This is an Open Access article distributed under the terms of the Creative Commons Attribution License (http://creativecommons.org/licenses/by/4.0/), which permits unrestricted reuse, distribution, and reproduction in any medium, provided the original work is properly cited.
Background:Acute stress triggers transient alterations in the synaptic release and metabolism of brain monoamine neurotransmitters. These rapid changes are essential to activate neuroplastic processes aimed at the appraisal of the stressor and enactment of commensurate defensive behaviors. Threat evaluation has been recently associated with the dendritic morphology of pyramidal cells in the orbitofrontal cortex (OFC) and basolateral amygdala (BLA); thus, we examined the rapid effects of restraint stress on anxiety-like behavior and dendritic morphology in the BLA and OFC of mice. Furthermore, we tested whether these processes may be affected by deficiency of monoamine oxidase A (MAO-A), the primary enzyme catalyzing monoamine metabolism.Methods:Following a short-term (1–4h) restraint schedule, MAO-A knockout (KO) and wild-type (WT) mice were sacrificed, and histological analyses of dendrites in pyramidal neurons of the BLA and OFC of the animals were performed. Anxiety-like behaviors were examined in a separate cohort of animals subjected to the same experimental conditions.Results:In WT mice, short-term restraint stress significantly enhanced anxiety-like responses, as well as a time-dependent proliferation of apical (but not basilar) dendrites of the OFC neurons; conversely, a retraction in BLA dendrites was observed. None of these behavioral and morphological changes were observed in MAO-A KO mice.Conclusions:These findings suggest that acute stress induces anxiety-like responses by affecting rapid dendritic remodeling in the pyramidal cells of OFC and BLA; furthermore, our data show that MAO-A and monoamine metabolism are required for these phenomena.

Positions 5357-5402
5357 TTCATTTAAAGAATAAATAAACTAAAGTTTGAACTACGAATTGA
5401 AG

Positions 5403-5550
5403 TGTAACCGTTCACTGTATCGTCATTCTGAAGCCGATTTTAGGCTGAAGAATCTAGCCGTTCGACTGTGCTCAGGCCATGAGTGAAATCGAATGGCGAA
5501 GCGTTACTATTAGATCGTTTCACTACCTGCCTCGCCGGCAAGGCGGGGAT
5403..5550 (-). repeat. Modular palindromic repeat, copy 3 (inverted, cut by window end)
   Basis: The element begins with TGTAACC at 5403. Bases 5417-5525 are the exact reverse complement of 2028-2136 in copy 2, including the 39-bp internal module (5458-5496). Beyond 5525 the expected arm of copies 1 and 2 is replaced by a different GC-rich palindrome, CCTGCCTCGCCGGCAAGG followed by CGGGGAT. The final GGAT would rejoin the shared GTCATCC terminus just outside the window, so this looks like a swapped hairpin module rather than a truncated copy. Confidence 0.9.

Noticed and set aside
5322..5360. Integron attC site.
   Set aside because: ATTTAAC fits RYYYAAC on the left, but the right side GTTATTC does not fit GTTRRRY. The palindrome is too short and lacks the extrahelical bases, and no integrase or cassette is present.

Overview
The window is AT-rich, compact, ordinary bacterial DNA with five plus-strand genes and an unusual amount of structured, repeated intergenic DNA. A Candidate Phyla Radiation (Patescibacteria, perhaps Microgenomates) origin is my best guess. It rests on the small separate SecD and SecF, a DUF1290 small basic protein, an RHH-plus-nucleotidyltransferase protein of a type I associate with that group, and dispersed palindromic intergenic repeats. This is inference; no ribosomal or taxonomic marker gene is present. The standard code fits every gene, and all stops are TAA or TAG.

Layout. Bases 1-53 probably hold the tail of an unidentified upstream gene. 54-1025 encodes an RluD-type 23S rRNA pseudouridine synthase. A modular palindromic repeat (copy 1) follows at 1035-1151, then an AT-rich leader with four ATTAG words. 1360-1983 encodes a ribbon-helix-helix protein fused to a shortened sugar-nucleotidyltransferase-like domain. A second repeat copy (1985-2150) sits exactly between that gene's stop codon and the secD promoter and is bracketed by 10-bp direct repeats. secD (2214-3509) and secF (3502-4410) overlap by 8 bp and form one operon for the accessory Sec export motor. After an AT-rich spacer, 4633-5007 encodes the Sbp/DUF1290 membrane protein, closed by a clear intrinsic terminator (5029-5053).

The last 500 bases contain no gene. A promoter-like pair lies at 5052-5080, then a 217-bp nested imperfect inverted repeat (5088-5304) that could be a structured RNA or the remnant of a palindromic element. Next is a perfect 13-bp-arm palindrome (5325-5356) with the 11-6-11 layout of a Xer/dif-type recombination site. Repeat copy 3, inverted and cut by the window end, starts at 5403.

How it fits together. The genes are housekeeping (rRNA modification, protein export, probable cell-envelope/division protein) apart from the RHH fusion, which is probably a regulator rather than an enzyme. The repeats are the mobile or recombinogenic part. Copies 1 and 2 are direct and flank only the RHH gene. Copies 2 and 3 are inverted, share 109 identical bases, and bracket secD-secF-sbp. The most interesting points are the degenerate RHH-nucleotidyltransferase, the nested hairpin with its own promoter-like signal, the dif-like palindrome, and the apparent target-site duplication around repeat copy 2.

Godar, Sean C., Marco Bortolato, Sarah E. Richards, Felix G. Li, Kevin Chen, Cara L. Wellman, and Jean C. Shih. "Monoamine Oxidase A Is Required for Rapid Dendritic Remodeling in Response to Stress." International Journal of Neuropsychopharmacology IJNPPY 18.9 (2015): n. pag. doi:10.1093/ijnp/pyv035.
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